Nine Worlds will take place August 12th-14th 2016 at Novotel London West. Tickets are available for purchase, and they will grant you access to the whole convention – not just the academic content.

Suggested areas of submission include:

Video Games and their impact/role within wider culture
Board, Social and Role-playing Games
Science Fiction and Fantasy Literature
Diversity and representation in geek culture
‘Geek’ film and TV
Research as a fannish practice
History and its relation to geek media/culture
Science and its relation to geek media/culture
Religion and philosophy and their relation to geek media/culture
Please ensure your paper/panel is suited to non-academics. Ideally, you may assume the audience has full knowledge of primary sources, but little secondary, so please take this into consideration. We intend to each session be accessible and understandable to those outside of the usual academic groups. In addition, please take note of our anti-harassment policy.

Please send a title, a 300 word abstract, your name and affiliation (the university you are currently at or most recently graduated from) to
The deadline for submissions is April 30th, 2016. This deadline is for abstracts/submissions to be a panellist only.

Registration will be completed through the purchase of a ticket to the convention as a whole. Accommodation should be booked separately by individual participants. All profits from the conference/convention will go to charity. Please do email if you have questions or concerns about finance, as we do have a limited budget available to assist those otherwise unable to attend.
Nine Worlds deliberately tries to promote parity of race, sexual orientation, genders and creeds as a part of its programming remit. We aim to follow this in our selection of panellists, and would also be interested in including papers or panels that address these issues. However, we are aware that some people do not want to discuss these as direct topics, and wish to be sensitive to this, so you will only be asked to speak on topics that you offer to.

Thank you,
Claire Wilkinson & Tony Keen
Academia and Humanities Content Group Organizers

CFP: Feasting on Hannibal: An Interdisciplinary Conference, University of Melbourne, Australia, 29-30 November 2016

March 30, 2016

Screen Studies and the School of Culture and Communication, The Faculty of Arts, The University of Melbourne
November 29-30, 2016

Keynote Speaker: Associate Professor Jane Stadler, The University of Queensland

Hannibal ‘the Cannibal’ Lecter is one of contemporary popular culture’s most prominent and recognisable models of monstrosity. Initially conceived in the 1981-2006 novel series by Thomas Harris, Hannibal exists at the centre of a sprawling franchise that includes the critically acclaimed film, The Silence of the Lambs (Jonathan Demme, 1991), and most recently Bryan Fuller’s television series Hannibal (2013-2015). The diverse texts that constitute the Hannibal franchise demonstrate the fertile potential of the Hannibal mythology to extend and develop across multiple media, and the complexity of Hannibal himself as a boundary-defying figure of modern monstrosity and the senses. At the centre of Hannibal’s monstrosity is a breakdown of the boundaries between high and low art, the mythic and the everyday, and refinement and savagery. Accordingly, critical interest in the Hannibal franchise has focused on Hannibal’s embodiment of the boundary transgressions central to scholarly understandings of monstrosity.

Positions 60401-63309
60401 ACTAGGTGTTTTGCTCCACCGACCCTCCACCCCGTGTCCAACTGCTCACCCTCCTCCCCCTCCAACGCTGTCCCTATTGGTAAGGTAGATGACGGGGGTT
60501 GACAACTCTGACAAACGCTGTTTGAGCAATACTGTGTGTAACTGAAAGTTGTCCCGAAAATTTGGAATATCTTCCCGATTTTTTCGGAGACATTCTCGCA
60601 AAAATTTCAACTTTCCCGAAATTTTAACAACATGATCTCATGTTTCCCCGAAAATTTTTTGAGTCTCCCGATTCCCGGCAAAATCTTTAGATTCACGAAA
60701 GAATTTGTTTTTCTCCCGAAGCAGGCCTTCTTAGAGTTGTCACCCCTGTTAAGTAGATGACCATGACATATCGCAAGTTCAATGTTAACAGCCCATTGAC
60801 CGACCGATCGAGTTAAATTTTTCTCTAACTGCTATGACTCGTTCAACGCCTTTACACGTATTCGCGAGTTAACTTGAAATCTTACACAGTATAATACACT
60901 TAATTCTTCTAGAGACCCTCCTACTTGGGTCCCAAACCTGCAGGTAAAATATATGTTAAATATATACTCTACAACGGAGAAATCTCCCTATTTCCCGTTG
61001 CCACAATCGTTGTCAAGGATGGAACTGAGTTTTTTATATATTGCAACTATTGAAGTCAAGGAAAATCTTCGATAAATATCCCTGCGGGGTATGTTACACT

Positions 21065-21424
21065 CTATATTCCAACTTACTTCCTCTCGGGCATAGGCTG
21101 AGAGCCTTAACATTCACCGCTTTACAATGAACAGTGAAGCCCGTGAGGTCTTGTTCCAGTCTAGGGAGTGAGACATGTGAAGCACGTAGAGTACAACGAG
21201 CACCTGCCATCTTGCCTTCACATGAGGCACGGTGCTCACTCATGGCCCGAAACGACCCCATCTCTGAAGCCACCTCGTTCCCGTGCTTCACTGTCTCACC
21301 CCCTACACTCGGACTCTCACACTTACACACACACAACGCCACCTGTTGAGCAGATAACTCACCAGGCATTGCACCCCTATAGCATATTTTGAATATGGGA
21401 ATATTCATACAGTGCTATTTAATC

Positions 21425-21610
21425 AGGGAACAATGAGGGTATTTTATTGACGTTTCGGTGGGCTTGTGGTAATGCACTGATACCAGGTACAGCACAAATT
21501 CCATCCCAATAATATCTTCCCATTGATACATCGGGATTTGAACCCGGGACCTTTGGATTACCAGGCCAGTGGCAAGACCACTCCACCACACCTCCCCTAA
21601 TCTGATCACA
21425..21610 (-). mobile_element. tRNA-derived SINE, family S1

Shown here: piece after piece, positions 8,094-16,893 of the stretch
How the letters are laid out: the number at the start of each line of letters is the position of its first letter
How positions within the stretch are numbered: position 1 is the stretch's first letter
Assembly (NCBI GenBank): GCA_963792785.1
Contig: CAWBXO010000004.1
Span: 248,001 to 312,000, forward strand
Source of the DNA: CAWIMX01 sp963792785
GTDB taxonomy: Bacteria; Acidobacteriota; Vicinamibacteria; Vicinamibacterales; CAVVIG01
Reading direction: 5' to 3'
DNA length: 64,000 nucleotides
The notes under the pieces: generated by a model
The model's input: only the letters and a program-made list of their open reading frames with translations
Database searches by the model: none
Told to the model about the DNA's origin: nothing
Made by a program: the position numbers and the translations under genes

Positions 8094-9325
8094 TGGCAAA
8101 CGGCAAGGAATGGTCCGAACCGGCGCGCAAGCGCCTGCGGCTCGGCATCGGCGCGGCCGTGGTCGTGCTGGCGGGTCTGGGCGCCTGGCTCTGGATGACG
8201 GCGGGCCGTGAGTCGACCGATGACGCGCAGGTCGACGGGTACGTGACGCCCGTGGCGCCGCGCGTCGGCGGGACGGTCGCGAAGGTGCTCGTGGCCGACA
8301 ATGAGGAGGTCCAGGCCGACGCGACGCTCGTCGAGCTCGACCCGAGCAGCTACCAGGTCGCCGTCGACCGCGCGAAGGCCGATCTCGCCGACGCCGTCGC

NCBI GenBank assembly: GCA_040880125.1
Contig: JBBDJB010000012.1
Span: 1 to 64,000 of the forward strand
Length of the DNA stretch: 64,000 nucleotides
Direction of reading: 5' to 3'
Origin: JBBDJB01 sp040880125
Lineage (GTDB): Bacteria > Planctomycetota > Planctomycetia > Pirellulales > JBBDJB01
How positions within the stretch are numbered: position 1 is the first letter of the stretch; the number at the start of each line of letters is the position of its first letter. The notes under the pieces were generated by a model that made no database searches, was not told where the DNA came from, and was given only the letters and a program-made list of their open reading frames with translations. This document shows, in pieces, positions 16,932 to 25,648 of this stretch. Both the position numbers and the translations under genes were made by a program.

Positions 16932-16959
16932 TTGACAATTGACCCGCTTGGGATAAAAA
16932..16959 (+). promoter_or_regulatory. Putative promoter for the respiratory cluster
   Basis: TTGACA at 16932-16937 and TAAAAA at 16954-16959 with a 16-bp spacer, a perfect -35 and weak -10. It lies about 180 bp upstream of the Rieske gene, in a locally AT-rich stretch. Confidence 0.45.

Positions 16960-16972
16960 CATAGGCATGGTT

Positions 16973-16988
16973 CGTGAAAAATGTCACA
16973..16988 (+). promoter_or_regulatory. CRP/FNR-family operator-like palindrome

Critical analyses of the books and films have been both profound and widespread across various disciplines. More recently, Fuller’s Hannibal has not only redefined what came before, but has inspired, extended and renewed interest in this seminal figure. The “Feasting on Hannibal” conference aims to push the boundaries of previous conceptualizations of the Hannibal series, while reflecting on how the television show has reframed the culture of Hannibal. This conference looks to the future of the franchise as a continually developing and mutating mythology, welcoming papers that examine Hannibal across any of his multiple incarnations, but especially considering how Hannibal mythology has been reformulated and extended since Fuller’s television series.

Screen Studies and the School of Culture and Communication at the University of Melbourne invite you to submit abstract proposals for an interdisciplinary conference feast that turns the tables on Hannibal Lecter, offering Hannibal up for a meal of multiple courses and scholarly cuisines.

Topics might include, but are not limited to:

Hannibal’s influence on screen culture
Hannibal as embodiment of contemporary monstrosity
Hannibal and the sensorium
Hannibal as mythology
Aesthetics and affect in Hannibal
Hannibal as a franchise property
Hannibal, seriality and transmedia storytelling
Self-reflexivity and intertextuality
Hannibal and adaptation
Hannibal and genre
High-concept television
High art and elite tastes
The aesthetics of violence
Hannibal and fandom
The culture of food in Hannibal
Cannibalism, food and body horror
Representations of animality and the post human in Hannibal
Criminal monstrosity and moral panic
Depictions of psychology and emotions
The development of gender and sexuality in the Hannibal mythology
The music of Hannibal and Hannibal’s music

Submit queries and abstracts of no more than 300 words length, as well as a short bio, before 15th of May to